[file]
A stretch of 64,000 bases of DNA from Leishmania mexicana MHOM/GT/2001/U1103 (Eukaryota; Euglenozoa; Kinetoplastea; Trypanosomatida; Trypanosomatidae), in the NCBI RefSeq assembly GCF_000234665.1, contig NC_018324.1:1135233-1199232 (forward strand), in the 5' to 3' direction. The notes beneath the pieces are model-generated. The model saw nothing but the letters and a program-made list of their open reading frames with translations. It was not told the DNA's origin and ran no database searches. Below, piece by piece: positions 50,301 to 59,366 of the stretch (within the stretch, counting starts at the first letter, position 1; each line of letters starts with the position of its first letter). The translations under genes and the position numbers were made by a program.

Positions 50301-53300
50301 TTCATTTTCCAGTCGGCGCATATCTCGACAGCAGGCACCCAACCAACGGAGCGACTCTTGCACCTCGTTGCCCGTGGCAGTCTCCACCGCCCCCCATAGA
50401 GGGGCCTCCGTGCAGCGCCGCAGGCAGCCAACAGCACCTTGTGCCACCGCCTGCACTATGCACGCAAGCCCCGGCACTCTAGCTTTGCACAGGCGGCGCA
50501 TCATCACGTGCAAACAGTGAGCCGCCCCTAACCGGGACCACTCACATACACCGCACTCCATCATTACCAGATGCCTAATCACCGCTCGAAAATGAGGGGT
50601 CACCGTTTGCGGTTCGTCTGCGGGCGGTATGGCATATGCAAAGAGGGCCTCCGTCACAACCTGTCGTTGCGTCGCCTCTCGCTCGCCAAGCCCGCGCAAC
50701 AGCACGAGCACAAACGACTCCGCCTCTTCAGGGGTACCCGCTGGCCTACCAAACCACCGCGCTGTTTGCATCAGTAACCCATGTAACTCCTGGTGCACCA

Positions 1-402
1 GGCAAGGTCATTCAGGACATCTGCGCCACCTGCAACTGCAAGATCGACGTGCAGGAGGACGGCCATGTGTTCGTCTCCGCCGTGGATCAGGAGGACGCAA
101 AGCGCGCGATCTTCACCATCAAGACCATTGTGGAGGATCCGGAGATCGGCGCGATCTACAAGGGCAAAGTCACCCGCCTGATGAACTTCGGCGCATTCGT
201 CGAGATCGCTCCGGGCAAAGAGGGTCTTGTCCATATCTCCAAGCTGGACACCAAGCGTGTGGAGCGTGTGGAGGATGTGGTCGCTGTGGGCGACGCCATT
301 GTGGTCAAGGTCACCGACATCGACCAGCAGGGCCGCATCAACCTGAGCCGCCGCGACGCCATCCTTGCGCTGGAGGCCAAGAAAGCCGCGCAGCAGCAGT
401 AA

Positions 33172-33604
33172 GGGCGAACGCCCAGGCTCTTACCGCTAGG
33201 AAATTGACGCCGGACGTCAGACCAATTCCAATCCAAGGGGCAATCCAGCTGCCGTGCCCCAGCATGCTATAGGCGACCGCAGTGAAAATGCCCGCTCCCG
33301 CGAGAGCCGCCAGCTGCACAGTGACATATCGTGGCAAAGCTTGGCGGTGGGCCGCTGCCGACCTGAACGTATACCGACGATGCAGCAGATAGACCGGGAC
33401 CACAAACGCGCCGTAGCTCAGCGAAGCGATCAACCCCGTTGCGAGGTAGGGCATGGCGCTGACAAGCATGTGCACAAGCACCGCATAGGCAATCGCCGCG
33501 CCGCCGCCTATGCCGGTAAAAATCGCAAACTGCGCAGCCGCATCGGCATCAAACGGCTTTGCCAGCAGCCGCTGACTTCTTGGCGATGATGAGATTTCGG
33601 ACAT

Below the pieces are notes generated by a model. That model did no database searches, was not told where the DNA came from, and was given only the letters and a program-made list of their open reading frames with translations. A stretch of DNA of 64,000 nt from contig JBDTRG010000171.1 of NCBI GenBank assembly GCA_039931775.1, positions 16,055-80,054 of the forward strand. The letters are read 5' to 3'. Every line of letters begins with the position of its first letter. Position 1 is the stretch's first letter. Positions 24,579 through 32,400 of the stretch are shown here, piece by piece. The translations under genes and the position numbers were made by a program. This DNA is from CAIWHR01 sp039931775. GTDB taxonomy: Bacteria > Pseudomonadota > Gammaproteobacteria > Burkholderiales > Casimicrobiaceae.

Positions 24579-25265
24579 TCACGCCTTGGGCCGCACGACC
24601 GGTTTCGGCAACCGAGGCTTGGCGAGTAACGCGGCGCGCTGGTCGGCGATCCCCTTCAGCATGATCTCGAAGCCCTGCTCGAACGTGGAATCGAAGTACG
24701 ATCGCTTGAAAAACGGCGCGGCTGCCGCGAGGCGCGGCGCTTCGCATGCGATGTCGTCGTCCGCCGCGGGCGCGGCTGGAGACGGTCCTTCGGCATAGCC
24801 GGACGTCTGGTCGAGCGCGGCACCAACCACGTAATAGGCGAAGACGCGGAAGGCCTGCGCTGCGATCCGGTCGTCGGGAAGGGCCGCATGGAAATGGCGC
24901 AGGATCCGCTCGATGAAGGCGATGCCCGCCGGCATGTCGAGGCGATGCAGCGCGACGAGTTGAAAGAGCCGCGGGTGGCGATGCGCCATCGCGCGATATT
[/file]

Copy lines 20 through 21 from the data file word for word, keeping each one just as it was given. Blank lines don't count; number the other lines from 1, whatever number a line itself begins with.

33601 ACAT

Below the pieces are notes generated by a model. That model did no database searches, was not told where the DNA came from, and was given only the letters and a program-made list of their open reading frames with translations. A stretch of DNA of 64,000 nt from contig JBDTRG010000171.1 of NCBI GenBank assembly GCA_039931775.1, positions 16,055-80,054 of the forward strand. The letters are read 5' to 3'. Every line of letters begins with the position of its first letter. Position 1 is the stretch's first letter. Positions 24,579 through 32,400 of the stretch are shown here, piece by piece. The translations under genes and the position numbers were made by a program. This DNA is from CAIWHR01 sp039931775. GTDB taxonomy: Bacteria > Pseudomonadota > Gammaproteobacteria > Burkholderiales > Casimicrobiaceae.